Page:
Another of my interests has been the integration of science and practice in psychology and some of my research, and most of my teaching and clinical practice has focused on such integration within interdisciplinary and multidisciplinary health care systems. At OU this interest was fulfilled for 15 years when I served as Director of the University of Oklahoma Counseling Psychology Clinic where I found great reward in training students to use science as one of the core foundations for effective psychological practice. Beyond the work with students, this position also allowed me to oversee a large public mental health clinic where we were able to turn no one away due to affordability issues. These were the happiest times of my career when I was so busy with up to 40 counselors in training working with several hundred clients each week.

At OU I also had the support to develop and teach an advanced doctoral level course in Bio-psycho-social Bases of Health Psychology where the research in both psychology and medicine were integrated to illuminate stress, disease, dysfunction, resilience and coping as applied to clinical practice. On the other end of the spectrum, I greatly enjoyed teaching Introduction to Counseling as a general elective for undergraduate students from across campus. It has been fun to follow many students and so many have ended up doing great work as counselors and psychologists in clinical work of all types, as teachers and scientists and as program administrators. Many also have become excellent advocates for social justice and better health care services.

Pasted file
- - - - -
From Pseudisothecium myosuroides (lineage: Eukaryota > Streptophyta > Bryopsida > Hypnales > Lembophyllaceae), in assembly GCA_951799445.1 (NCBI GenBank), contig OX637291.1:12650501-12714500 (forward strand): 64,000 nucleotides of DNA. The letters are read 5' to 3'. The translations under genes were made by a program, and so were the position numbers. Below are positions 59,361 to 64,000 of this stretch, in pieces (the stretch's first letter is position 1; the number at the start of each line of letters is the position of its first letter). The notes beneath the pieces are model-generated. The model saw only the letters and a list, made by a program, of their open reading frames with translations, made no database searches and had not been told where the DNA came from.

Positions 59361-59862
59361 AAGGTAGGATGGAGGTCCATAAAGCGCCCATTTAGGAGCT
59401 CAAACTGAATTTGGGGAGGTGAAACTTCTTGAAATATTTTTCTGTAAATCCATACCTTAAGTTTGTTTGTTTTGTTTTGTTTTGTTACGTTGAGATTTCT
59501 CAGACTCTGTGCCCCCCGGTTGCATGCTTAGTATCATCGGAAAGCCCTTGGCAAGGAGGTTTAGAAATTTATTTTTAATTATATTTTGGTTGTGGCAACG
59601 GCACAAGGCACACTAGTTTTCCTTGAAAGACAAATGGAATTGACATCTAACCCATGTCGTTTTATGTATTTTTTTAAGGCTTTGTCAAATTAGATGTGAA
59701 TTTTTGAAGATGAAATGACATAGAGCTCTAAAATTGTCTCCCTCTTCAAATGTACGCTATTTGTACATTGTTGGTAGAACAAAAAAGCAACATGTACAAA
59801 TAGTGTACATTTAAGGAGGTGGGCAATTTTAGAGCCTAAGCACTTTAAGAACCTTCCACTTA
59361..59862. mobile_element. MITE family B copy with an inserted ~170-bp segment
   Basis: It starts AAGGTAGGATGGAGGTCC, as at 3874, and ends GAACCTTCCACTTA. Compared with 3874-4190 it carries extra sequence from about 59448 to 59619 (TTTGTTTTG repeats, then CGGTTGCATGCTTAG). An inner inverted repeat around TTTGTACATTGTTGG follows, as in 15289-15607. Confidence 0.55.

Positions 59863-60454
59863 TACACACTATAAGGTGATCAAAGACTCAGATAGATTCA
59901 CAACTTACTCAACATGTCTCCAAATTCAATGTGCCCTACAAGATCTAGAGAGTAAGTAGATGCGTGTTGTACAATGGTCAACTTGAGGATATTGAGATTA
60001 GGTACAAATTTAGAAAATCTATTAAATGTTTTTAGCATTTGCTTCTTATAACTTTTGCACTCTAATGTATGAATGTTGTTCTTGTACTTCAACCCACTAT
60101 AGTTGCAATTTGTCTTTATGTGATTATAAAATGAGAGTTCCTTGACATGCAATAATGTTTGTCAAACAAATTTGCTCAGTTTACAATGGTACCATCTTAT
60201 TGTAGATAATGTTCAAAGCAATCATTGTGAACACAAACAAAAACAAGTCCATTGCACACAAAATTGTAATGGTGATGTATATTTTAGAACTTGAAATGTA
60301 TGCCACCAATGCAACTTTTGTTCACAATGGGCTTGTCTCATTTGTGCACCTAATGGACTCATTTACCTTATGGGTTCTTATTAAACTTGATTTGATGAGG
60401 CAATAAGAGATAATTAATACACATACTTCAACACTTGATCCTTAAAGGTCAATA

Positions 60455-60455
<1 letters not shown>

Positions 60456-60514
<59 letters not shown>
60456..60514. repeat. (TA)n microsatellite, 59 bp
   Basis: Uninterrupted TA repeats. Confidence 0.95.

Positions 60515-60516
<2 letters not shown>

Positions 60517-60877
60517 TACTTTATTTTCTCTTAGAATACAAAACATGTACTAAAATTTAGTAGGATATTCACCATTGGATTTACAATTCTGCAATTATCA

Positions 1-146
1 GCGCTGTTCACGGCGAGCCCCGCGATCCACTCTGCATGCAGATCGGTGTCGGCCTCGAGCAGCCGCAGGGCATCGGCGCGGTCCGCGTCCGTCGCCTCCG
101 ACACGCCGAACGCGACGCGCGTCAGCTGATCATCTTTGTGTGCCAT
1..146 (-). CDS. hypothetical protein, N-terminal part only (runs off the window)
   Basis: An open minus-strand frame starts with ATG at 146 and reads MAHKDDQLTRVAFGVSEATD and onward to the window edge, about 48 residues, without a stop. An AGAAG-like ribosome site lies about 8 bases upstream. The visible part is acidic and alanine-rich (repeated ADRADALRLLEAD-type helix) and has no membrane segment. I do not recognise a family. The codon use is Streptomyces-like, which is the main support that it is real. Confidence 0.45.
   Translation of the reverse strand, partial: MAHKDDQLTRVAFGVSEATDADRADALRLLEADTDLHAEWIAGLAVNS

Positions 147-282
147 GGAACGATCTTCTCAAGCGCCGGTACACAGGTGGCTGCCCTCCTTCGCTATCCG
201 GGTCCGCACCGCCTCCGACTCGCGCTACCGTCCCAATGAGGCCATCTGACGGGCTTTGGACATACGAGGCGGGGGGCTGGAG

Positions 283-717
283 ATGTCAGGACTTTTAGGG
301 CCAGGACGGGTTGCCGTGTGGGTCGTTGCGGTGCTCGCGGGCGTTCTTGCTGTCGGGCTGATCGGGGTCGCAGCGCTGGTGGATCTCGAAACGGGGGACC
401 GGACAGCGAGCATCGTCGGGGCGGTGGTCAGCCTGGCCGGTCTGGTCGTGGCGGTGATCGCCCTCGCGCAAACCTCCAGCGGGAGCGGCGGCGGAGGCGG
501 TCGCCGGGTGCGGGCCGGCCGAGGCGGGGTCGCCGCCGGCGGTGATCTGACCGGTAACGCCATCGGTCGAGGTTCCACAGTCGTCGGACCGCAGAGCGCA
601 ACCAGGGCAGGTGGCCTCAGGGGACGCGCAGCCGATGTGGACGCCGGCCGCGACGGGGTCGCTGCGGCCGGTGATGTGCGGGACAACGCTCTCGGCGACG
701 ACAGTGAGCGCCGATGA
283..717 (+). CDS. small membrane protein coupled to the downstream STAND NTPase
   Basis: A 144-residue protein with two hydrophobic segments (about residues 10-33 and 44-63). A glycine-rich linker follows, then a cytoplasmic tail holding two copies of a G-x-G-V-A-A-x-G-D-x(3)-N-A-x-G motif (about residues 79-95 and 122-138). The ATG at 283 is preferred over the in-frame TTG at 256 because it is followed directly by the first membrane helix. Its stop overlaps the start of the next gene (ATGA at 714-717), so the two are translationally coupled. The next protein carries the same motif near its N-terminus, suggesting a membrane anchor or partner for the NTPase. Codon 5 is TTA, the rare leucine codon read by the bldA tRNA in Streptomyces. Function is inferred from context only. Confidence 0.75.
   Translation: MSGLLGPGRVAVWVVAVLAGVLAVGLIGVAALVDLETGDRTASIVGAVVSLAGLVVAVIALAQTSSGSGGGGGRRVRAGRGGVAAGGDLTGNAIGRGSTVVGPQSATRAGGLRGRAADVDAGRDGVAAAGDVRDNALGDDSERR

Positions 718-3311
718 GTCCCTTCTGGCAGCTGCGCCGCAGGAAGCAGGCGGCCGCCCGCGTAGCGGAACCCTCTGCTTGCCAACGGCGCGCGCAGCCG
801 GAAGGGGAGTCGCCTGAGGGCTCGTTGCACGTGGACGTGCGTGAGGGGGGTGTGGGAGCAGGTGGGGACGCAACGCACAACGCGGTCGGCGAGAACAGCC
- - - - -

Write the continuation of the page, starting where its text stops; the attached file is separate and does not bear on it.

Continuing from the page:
One final area of focus during my career was in the nature, assessment and treatment of depression. My dissertation was on cognitive and emotional changes as a result of brief cognitive psychotherapy for depression. Of course depression affects general health and general health affects depression, so this crossroads always interested me.

I published 30-40 peer reviewed articles in psychology and served as the primary advisor and dissertation chair for 30-40 PhD students over my career.

From 2001-2004 I served as Chairperson for the Department of Educational Psychology at University of Oklahoma.

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1 commentaire

Kim Stewart
Kim Stewart
18 mars 2020